Fourier transform

  • Thread starter magnifik
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  • #1
magnifik
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This isn't really a homework problem, but I am having trouble understanding why this is true:

A function with the following symmetry does not have any even harmonics in its spectrum.
fssym4.gif


I understand the concept based on odd/even symmetry properties, but can anyone provide a mathematical proof?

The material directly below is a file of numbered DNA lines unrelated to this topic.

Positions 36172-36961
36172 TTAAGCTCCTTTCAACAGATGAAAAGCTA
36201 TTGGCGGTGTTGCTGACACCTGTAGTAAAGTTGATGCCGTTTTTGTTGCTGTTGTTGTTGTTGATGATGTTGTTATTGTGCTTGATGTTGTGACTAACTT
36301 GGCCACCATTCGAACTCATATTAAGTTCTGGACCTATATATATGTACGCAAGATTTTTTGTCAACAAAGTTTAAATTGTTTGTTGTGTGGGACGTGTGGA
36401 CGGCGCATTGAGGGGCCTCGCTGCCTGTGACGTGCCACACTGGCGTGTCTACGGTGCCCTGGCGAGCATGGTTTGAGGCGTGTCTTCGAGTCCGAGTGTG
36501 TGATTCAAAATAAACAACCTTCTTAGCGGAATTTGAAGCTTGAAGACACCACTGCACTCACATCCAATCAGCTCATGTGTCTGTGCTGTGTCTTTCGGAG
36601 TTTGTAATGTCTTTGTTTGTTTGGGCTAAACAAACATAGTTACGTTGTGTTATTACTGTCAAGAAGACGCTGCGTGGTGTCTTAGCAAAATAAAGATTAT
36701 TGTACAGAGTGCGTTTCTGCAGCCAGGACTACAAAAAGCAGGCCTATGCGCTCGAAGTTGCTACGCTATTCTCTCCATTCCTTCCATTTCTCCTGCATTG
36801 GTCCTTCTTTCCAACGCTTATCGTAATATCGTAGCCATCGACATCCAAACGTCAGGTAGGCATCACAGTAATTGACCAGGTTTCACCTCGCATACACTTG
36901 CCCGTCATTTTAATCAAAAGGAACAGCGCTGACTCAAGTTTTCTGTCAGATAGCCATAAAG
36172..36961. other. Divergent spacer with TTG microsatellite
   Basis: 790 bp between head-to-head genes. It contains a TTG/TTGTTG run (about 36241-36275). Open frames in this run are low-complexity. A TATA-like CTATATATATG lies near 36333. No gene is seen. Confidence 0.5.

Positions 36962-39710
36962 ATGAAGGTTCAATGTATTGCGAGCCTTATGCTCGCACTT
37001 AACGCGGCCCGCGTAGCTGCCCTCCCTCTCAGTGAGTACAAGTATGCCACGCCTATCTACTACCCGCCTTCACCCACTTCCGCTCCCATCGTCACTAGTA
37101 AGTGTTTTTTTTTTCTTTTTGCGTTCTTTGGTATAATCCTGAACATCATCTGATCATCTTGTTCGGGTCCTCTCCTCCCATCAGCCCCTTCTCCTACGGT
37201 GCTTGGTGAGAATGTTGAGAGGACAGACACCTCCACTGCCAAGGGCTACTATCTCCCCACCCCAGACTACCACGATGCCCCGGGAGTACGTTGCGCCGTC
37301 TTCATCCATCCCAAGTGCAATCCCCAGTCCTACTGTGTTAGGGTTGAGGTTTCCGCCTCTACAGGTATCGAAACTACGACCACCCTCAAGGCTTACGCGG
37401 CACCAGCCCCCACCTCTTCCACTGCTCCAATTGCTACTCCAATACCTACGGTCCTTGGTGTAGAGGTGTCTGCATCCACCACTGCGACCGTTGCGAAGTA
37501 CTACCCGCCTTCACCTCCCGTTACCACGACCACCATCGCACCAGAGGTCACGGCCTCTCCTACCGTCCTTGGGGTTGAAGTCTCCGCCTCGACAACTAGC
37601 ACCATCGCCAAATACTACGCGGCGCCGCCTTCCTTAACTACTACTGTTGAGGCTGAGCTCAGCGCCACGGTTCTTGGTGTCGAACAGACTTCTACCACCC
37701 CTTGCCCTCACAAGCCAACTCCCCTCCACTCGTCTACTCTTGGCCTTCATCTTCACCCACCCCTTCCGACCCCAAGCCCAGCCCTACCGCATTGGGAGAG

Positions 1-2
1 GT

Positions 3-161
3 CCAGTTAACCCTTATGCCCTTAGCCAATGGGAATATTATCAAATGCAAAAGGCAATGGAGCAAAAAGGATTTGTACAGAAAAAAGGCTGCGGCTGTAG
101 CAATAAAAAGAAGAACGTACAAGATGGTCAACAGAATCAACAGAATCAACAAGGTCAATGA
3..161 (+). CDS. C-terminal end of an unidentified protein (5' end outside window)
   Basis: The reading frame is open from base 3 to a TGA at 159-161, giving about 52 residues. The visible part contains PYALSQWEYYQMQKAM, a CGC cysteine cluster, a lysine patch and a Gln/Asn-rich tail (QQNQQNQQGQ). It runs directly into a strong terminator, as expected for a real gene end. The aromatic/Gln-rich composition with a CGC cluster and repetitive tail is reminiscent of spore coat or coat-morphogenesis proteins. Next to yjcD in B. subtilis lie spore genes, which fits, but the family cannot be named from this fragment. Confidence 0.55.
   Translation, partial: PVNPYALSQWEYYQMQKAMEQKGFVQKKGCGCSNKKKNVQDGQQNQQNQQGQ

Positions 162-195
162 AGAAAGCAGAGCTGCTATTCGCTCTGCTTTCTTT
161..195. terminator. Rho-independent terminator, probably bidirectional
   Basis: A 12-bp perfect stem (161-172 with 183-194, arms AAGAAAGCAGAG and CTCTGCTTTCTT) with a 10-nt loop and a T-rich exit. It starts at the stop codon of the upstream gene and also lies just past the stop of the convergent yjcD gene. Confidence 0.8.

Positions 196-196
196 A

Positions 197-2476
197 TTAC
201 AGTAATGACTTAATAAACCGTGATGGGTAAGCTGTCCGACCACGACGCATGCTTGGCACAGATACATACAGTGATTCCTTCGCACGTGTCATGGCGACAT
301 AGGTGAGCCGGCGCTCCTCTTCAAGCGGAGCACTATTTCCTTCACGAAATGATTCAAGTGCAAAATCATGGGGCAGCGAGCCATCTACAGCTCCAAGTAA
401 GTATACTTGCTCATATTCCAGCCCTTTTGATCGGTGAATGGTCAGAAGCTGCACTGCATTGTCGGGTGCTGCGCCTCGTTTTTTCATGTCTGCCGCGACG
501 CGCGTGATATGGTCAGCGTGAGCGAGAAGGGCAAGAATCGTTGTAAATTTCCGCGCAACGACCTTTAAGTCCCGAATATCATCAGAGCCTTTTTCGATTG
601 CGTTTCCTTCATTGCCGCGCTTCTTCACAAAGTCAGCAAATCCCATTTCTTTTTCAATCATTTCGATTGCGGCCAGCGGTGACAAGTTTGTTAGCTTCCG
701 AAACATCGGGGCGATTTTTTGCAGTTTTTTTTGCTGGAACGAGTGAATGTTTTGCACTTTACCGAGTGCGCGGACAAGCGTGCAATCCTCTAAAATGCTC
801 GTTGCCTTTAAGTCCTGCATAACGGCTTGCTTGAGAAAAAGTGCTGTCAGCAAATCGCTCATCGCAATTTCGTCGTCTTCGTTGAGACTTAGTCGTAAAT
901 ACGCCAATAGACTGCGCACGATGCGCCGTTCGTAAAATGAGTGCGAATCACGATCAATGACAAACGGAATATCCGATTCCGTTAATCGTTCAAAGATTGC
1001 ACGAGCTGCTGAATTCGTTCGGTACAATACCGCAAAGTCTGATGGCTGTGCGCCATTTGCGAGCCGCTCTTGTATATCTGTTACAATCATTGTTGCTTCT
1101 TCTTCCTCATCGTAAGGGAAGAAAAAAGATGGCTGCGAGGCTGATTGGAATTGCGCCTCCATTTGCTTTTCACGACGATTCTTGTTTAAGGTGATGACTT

Answers and Replies

  • #2
vela
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I'd just try calculating the 2n-th Fourier coefficients. For example,

[tex]a_{2n} = \frac{1}{T}\int_{-T/2}^{T/2} f(t) \cos 2n\omega t\,dt = \frac{1}{T}\left(\int_{-T/2}^{0} f(t) \cos 2n\omega t\,dt + \int_{0}^{T/2} f(t) \cos 2n\omega t\,dt\right) [/tex]

where ω=2π/T. Try using a change of variable like t' = t + T/2 on the first integral, then use the symmetry of f(t), and see if stuff cancels out.
 

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